It can be difficult to figure out just how much loose leaf tea you need in your cup. There are many factors to consider, from cup size to water amount. You also want to make sure you are accurate so your tea isn’t too strong or too weak. It can get frustrating to have to remake tea or go through with a bitter cup because you didn’t get the ratio correct on the first try.
If you ask a tea lover how much loose leaf tea to use, the general consensus will be one teaspoon for each cup. While this can be easier to remember, it isn’t always the best route to take when brewing tea. Like most things, one size doesn’t fit all and there are many things to think about when it comes to having the perfectly proportioned loose tea to water ratio.
Check out the factors to be aware of below.
The general sizes of mugs and teacups are 8 oz, 12 oz, 16 oz, and 20 oz. The general rule is, for every 8 ounces of water, to use about 2-3 grams (1-2 teaspoons) of loose leaf tea.
8 oz cup, 1-2 tsp
12 oz cup, 2-3 tsp
16 oz cup, 3-4 tsp
20 oz cup, 4-5 tsp
Types of Tea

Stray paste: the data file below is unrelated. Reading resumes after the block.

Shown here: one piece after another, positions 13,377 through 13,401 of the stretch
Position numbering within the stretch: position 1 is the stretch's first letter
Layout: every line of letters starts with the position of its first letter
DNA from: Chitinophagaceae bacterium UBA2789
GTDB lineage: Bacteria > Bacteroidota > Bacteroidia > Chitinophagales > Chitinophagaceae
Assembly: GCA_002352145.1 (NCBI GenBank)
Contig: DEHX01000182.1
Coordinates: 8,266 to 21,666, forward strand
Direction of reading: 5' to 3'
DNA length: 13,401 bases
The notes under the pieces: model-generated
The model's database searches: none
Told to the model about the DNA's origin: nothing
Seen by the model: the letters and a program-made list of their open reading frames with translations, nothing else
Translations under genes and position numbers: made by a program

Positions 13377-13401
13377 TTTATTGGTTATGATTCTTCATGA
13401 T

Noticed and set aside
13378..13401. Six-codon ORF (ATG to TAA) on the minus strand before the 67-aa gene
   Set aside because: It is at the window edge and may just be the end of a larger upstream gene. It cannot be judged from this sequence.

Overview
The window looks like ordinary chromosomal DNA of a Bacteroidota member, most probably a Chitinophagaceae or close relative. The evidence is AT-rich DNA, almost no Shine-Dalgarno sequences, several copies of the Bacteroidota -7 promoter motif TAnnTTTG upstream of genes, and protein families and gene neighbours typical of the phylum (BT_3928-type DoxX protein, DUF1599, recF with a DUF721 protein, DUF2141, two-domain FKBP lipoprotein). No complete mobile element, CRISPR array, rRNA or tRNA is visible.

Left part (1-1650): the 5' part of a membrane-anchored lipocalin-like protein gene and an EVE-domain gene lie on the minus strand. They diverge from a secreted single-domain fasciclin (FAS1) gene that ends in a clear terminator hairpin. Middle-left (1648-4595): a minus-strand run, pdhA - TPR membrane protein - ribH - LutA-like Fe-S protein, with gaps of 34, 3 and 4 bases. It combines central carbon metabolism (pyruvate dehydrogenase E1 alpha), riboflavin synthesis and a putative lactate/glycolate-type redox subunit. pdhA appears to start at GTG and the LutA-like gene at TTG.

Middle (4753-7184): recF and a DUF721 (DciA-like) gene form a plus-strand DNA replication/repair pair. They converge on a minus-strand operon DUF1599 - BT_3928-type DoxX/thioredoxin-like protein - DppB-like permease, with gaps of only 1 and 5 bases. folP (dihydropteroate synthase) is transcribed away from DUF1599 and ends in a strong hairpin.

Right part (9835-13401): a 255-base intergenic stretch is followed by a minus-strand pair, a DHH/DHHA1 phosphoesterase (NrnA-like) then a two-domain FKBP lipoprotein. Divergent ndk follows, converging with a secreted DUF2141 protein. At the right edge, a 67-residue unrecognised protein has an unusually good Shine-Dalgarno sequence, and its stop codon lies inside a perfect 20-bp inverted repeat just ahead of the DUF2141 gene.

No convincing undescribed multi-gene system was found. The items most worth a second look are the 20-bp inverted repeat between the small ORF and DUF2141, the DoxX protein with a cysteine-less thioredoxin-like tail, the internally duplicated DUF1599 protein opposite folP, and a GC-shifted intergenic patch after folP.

The type of tea will also factor into how many teaspoons to ounces you will use. Herbal teas are usually lighter in flavor and bigger in volume, while black teas are stronger in flavor and tend to be more fine.
In cases of herbal tea, it is recommended to add one additional teaspoon to bring out the flavors. If you want a stronger herbal tea, an extra teaspoon on top of that is advised.
For black teas, it is recommended that you follow the ounces-to-teaspoons ratio as-is, without adding an extra teaspoon. If you like your black tea bitter, then you can add that extra scoop. If you like it weaker, then take away one teaspoon.
Hot or Iced Tea?
Yes, the final temperature of your tea matters in how much loose leaf tea you use. Iced tea generally requires you to double the amount of loose leaf tea since it will take longer for the leaves to infuse in cold water. Hot water will follow the rules according to cup size due to tea easily infusing in warm water.
Brew Time and Temp
All different types of teas have a brewing time and temperature; it is important not to over- or under-steep it. The more delicate the leaves you have, such as white and green teas, the more easily damaged they can get from the higher temperatures. This is what turns them bitter and why brewing times and temperatures are so important.
The following explains brew temperature and times for specific teas.
Black Tea: 212 Degrees Fahrenheit, 3-5 minutes
White Tea: 175 Degrees Fahrenheit, 1-2 minutes
Green Tea: 170 Degrees Fahrenheit, 1-2 minutes
Oolong Tea: 180 Degrees Fahrenheit, 3-4 minutes
It can be hard at first to have a proportioned loose tea to water ratio, but with a little experimentation – and practice – anyone can master it. It may take a few tries, but everyone gets there eventually. Every tea is different and requires its own set of directions, so don’t get discouraged if you don’t get it right on the first try.